• You are welcome, Alisa. It was really brave for me, when I came to that same realization. If it is brave for you to be the one who starts in your area, or your conversations, I sincerely hope that you are blessed with all of the courage that you need. For me, it has gotten easier, especially because every time I share my faith, hope, or hunger for Heavenly Mother, I meet others like yourselves who feel it too. There are so many of us, I promise. Again, you are welcome.

  3. Thank you for this. Thank you so much. Would that we all had a chance to study Her full-time.

    • Deja, you are welcome for this. That would be a real, real beautiful gift. :)

  4. 1) I love this. Thanks for the collection of quotes and insights.

    2) I have a BA in Philosophy from BYU, too! Graduated in 2o12. I was a TA for Dr. Carter’s logic classes for 3 years. I look back on my time in the Philosophy department as faith-promoting and happy.

    • Shelley, 1) You are welcome. 2) I love a fellow female philosopher! Carter’s logic classes were quite hard for me, but I loved his dry humor. BYU’s philosophy department was a wonderful place for me, too. I am glad your experience was similarly happy.

  5. I always felt that the “Heavenly Mother is too sacred to talk about” idea was nothing more than a bad joke, but I must admit that attributing its origin to “Mel Brooks” was a punchline I never saw coming. ;-)

    • The idea is unfortunate to be sure, and for me (and many others like me), not very compelling.

      • I too count myself among the “many others like [you]” … at the very least in regards to the idea that “Heavenly Mother is too sacred to talk about.”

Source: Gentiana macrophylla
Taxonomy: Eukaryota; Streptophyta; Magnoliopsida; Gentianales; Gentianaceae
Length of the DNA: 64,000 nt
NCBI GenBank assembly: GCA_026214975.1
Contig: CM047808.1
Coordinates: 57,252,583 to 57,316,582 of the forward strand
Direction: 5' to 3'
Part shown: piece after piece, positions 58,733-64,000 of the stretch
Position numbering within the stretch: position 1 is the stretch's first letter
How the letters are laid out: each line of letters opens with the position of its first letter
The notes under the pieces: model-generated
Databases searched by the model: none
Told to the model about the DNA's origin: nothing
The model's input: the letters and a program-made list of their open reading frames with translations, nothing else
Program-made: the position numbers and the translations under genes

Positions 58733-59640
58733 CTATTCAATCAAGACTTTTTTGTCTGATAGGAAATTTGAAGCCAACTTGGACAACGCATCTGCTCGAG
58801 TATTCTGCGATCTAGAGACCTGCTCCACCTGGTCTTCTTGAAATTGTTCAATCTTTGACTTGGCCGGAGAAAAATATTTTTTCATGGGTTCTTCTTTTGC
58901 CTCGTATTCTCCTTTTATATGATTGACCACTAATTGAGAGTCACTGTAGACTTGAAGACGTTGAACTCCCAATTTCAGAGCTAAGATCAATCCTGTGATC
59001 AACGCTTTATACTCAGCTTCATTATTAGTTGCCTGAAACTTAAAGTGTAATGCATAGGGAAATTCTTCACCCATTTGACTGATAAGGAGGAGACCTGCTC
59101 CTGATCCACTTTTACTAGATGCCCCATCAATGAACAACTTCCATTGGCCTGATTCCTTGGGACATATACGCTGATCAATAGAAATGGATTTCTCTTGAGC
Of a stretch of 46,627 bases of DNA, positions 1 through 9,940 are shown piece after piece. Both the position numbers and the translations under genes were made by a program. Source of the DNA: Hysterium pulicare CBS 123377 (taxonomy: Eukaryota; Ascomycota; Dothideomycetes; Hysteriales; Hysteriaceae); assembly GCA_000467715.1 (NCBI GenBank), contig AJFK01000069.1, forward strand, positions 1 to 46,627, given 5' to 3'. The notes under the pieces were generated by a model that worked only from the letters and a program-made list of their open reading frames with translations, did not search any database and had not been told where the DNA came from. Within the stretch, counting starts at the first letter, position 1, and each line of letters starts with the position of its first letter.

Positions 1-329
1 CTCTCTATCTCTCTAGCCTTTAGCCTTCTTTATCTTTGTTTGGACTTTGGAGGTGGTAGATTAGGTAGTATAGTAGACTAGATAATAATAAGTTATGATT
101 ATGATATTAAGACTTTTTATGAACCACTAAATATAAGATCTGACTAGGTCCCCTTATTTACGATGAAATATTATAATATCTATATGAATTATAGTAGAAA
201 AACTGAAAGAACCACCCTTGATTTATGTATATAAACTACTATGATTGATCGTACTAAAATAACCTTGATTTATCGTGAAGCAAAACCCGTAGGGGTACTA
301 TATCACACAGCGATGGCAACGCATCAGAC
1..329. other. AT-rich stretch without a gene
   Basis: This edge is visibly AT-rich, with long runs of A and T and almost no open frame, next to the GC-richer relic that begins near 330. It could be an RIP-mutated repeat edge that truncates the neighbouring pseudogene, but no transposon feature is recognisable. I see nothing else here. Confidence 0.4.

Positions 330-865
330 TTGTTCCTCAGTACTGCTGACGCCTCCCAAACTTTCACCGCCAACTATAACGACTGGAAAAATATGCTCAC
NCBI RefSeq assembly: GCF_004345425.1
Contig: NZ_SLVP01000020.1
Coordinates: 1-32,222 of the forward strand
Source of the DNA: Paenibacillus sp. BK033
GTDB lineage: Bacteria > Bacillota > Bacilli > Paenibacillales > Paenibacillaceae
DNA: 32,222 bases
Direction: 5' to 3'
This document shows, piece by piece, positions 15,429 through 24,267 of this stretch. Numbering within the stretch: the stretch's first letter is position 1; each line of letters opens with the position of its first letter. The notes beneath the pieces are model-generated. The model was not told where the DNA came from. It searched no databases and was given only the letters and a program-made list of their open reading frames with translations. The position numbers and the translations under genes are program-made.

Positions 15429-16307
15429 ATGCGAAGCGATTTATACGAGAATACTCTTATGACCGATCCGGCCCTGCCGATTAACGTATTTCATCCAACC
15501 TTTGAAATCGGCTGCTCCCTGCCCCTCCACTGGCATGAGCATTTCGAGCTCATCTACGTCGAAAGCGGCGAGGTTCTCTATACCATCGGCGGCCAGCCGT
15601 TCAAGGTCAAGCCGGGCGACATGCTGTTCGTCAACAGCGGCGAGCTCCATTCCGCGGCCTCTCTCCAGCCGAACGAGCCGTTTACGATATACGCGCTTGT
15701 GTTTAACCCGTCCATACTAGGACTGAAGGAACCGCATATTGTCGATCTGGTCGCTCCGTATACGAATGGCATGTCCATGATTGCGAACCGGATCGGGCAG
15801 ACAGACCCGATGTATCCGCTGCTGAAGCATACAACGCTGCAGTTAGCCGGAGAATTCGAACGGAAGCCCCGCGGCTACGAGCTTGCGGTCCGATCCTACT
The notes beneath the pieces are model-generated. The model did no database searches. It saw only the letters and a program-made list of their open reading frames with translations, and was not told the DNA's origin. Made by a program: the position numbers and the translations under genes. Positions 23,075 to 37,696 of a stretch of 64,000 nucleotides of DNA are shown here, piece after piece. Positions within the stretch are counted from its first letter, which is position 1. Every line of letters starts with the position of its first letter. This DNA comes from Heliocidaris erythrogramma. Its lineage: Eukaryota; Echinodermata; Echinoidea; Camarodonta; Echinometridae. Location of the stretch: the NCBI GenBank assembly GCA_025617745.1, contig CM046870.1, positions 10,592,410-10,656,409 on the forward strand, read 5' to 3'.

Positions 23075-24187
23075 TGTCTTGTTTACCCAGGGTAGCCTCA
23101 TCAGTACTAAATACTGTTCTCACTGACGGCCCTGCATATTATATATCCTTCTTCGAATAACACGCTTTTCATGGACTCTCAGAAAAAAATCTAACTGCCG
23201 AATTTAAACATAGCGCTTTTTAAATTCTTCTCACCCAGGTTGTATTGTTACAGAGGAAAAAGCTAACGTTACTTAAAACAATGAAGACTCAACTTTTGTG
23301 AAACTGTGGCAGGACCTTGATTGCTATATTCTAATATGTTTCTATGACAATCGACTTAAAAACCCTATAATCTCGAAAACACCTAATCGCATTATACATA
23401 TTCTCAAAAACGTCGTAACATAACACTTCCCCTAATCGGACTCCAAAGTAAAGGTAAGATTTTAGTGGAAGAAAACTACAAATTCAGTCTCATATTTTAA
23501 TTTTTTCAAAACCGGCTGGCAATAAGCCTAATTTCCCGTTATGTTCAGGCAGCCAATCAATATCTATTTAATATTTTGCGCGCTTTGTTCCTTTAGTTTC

The temple liturgy is full of things too sacred to talk about outside of the temple, but at least within the temple there is a space and a forum in which to commune and engage with the most sacred — not only meditatively, but vocally, as well. Many a time have I been present in the temple when questions even on the mysteries of Godliness were encouraged in the Celestial Room. If the taboo on Heavenly Mother dialogue were really an issue of sacredness, then it would seem to me to be not only appropriate to discuss Her in the temple, but that She would be central to the “further light and knowledge” promised to those who receive their endowment. Since such is not the case, “too sacred” is not very compelling to me, either.

        For those who find affinity for the “Heavenly Mother is too sacred to talk about” philosophy, I ask one question: “How is it God managed to even let the cat out of the bag on that one if he had no intention of letting us know more about Her other than, to paraphrase the hymn: The thought that He is a single parent makes reason stare.”

        Instead, He could have just pulled an Abraham on us all, thinking to himself:

        “Sure, Heavenly Mother is a fair woman to look upon; therefore, it shall come to pass that when my children shall see her, that they shall say, This is His wife: and they will no longer worship me, but they will pray to Her instead. So I will tell them, thou art my sister; and my soul shall have their honor, because of thee.”

        I don’t have the answer, but neither did “Mel Brooks.”

  6. Thanks for posting! I think the Paulsen & Pulido article is so important, and it was great to read insights from someone who actually worked on the project. Thank you so much for your work and your thoughts.

    • You are welcome, Sarah. I agree that that article is very important (and believe I would even if I wasn’t involved).

  7. This is beautiful and informative. Thank you for sharing your experiences and insights with us, Rachel.

    [advance apology for my lengthy comment]
    My relationship with Heavenly Mother has been quietly developing over several decades. I suspect the same is true for many women (and men) in the church – and possibly elsewhere. I feel the reason there is greater open conversation about her lately is because many of us have been carrying on private conversations for a long, long time.